Is Hassan Nasrallah a “Zionist agent”?
Normally, the answer should be: God, forbid!
And, yet, this was the charge leveled against him last week by, Deputy Commander of the Islamic Revolutionary Guard Corps (IRGC) General Jamaleddin Abroumand.
The general was commenting on reports about the penetration of an unknown drone into Israel’s air space. Seizing every opportunity to praise his paymasters in Tehran, Nasrallah had rushed to his TV studio to claim that the drone had been made in Iran and sent to Lebanon as part of a strategy to keep Israel under pressure.
The general did not mention Nasrallah by name; but his remarks included big hints about the intended target.
“Those who link the drone incident to Iran are carrying out Israel’s psychological war against the Islamic Republic,” Abroumand said.
Since no one, not even Israel, had linked the drone to Iran, it was obvious that the general was referring to Nasrallah.
The drone incident had come just days after Israeli Prime Minister Benjamin Netanyahu had announced early elections in which fear of “a nuclear-armed Iran” would be the main theme of his campaign.
Concern about Israel’s safety is also a consideration with a segment of the Jewish electorate in the United States. That concern could change enough votes in some swing states, notably Florida and Ohio, to threaten President Barack Obama’s re-election hopes.
Tehran, however, regards Obama as the lesser of two evils and is determined to do nothing to sabotage his re-election.
Obama has already given the Islamic Republic four more years in which to pursue its nuclear ambitions. When Obama entered the White House Iran had around 400 centrifuges enriching uranium up to 3.5 per cent. Now it has 12,000 enriching up to 20 per cent. The consensus in Tehran is that if Obama gets four more years, Iran would have enough time to develop a full nuclear cycle and impose it as fait accompli.
At the other end of the spectrum, Tehran does not want Netanyahu to win the next Israeli election.
To achieve those two objectives Tehran has been trying to cool things down on a number of issues.
It has agreed to a new round of talks on the nuclear issue, helping Obama claim that his goal of a negotiated settlement may still be attainable.
“We have every hope of achieving results very quickly,” the European Union’s foreign policy chief Catherine Ashton said on Sunday. (She is in charge of negotiations with Iran on the nuclear issue.)
Tehran has also toned down its support for Syrian President Bashar al-Assad, at least verbally. On Monday, President Mahmoud Ahmadinejad implicitly rejected al-Assad’s boast about beating the opposition into submission.
“The solution to the problem in Syria is not to allow anyone to impose his views on the nation,” Ahmadinejad said. “The people of Syria must express their will in genuinely free elections.”
An even more telling sign of Tehran’s intention to cool things down to help Obama and hinder Netanyahu came in a speech by “Supreme Guide” Ali Khamenei in Bojnurd, northeast Iran.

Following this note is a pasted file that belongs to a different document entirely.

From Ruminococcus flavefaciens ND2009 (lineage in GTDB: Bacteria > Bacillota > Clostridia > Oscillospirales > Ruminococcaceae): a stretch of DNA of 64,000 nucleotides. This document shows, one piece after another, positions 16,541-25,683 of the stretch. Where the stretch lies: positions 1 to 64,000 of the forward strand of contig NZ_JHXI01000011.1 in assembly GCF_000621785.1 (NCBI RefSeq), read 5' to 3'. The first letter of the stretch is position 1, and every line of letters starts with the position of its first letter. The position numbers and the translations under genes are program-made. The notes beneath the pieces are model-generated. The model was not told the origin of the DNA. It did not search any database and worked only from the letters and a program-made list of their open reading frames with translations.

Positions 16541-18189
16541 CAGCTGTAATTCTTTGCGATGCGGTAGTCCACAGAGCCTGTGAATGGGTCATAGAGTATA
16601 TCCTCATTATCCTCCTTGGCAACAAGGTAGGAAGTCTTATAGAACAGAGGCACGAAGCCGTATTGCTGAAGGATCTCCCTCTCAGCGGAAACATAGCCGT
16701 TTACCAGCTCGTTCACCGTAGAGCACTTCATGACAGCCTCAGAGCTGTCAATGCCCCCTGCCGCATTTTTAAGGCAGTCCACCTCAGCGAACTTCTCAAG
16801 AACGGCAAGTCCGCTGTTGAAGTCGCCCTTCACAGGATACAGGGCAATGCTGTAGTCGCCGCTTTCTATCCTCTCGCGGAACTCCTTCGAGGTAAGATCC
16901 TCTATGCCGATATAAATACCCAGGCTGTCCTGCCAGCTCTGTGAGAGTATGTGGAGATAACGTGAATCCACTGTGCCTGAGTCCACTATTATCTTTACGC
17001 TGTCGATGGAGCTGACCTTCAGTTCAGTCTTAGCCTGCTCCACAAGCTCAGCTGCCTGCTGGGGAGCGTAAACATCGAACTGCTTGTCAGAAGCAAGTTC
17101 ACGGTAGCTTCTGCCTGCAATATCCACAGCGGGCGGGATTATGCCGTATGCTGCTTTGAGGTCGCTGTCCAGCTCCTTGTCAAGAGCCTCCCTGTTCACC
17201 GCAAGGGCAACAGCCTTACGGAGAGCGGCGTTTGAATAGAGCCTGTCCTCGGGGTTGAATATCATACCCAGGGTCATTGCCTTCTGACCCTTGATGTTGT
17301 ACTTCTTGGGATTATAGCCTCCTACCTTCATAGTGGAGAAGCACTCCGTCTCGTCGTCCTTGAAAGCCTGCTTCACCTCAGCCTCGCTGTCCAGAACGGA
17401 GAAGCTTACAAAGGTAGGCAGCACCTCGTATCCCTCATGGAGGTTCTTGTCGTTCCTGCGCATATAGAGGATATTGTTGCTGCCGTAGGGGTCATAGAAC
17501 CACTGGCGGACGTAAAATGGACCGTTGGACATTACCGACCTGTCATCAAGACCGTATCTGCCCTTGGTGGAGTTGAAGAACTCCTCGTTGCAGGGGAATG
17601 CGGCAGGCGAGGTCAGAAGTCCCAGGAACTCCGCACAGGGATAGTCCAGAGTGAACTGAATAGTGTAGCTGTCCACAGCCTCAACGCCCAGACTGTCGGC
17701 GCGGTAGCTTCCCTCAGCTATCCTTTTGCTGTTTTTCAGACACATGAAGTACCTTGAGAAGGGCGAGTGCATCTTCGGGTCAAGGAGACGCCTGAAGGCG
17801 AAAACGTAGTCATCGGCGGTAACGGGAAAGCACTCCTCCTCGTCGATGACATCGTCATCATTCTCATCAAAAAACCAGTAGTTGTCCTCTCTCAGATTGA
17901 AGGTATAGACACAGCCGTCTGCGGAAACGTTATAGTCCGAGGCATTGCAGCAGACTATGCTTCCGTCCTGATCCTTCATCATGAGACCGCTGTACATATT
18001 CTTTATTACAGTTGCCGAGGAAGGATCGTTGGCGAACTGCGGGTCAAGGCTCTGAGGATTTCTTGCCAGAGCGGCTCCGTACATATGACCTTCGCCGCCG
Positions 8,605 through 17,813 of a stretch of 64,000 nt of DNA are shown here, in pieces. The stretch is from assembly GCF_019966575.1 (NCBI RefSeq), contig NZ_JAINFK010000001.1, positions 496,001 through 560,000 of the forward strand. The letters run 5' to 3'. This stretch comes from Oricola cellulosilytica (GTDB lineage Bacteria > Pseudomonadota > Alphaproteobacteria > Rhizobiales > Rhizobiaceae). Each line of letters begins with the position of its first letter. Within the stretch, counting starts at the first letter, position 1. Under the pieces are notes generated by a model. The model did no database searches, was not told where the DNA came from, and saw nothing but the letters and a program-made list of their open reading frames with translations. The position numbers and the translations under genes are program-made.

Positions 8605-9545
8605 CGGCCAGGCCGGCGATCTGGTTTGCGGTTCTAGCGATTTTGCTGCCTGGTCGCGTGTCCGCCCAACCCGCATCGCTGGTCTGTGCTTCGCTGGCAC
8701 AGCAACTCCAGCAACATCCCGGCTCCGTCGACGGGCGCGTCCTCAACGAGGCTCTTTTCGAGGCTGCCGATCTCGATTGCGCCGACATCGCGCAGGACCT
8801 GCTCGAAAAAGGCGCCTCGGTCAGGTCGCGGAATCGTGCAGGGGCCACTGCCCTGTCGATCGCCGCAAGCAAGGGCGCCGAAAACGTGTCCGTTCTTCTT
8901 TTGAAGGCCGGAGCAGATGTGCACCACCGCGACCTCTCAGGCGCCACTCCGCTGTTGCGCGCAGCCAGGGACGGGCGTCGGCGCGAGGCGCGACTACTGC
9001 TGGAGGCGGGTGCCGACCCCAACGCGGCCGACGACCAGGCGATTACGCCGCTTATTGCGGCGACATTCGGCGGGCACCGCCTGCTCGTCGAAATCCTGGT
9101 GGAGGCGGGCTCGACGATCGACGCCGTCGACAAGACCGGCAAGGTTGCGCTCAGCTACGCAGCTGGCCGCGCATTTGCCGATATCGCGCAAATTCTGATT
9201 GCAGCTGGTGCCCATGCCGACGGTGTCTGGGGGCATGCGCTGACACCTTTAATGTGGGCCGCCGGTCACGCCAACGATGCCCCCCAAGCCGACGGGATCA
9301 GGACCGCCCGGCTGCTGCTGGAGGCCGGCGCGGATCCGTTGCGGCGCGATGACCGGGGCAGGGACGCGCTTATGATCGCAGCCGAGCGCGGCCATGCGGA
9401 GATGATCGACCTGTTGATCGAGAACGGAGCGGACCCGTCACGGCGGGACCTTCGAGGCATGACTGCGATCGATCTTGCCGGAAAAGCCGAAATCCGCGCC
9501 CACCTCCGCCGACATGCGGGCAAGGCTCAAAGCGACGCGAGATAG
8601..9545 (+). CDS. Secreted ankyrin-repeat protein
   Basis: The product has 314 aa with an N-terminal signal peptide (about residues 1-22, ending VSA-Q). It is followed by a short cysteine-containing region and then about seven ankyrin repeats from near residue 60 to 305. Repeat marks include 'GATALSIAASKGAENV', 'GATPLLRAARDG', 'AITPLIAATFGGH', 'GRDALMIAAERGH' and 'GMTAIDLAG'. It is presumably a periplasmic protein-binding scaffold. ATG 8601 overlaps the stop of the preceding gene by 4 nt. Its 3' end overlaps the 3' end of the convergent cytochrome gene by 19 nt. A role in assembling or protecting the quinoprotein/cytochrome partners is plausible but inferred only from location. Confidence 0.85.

“What the Zionists say is not significant enough to merit an answer,” Khamenei said, clearly hoping to cool down talk of Israeli pre-emptive attacks.
Hopes of impacting the American and Israeli elections are not the sole reason for Tehran’s change of hymn sheet.
Khamenei and Ahmadinejad have been rattled by the recent run on the Iranian currency, the rial, which has pushed the economy to the edge of the precipice. While the economic crisis has many reasons, including mismanagement and hastily introduced reforms, there is no doubt that talk of war has been a factor in people’s rush to buy dollars.
Before the recent run on the rial, bellicose talk had been the flavor of the day in Tehran. Men wearing military caps or white or black turbans would appear on TV to promise imminent wars that would wipe Israel off the map, bring America to its knees and conquer the world for the “Supreme Guide”.
General Hossein Salami could claim that the IRGC was poised to destroy the US military machine in the Middle East. “We are not impressed by their hardware,” the general said. “To us, all that is rusty iron.”
General Hassan Firouzabadi, Chief of Staff of the Armed Forces, had to appear on TV to call for an end to “all that talk of war.”
Historians know that many wars start with loose talk, often prompted by hyperbolic optimism. It is when victory appears to be within reach at a low cost that the signal is given for war.
Thus, in referring to “the Zionist psychological war against the Islamic Republic”, General Abroumand was echoing General Firouzabadi.
A master of hyperbole, Nasrallah praised the wayward drone as if it were a flying miracle of science, technology and Khomeinism. Perhaps he did not know that more than 40 countries produce and/or use drones, according to the Institute for Strategic Studies. In fact, Nasrallah could buy a simpler and cheaper version of the drone from the Hamleys toy store in London and propel it with remote control over the Shabaa Farms.
It is possible that Nasrallah was not aware of the change of tune in Tehran. His Iranian controllers must have forgotten to inform him that they now wanted to cool things down because talk of war could harm Obama and help Netanyahu. In other words, the puppet was singing from yesterday’s hymn sheet.
(This article was published in Asharq Alawsat online on Oct. 19, 2012.)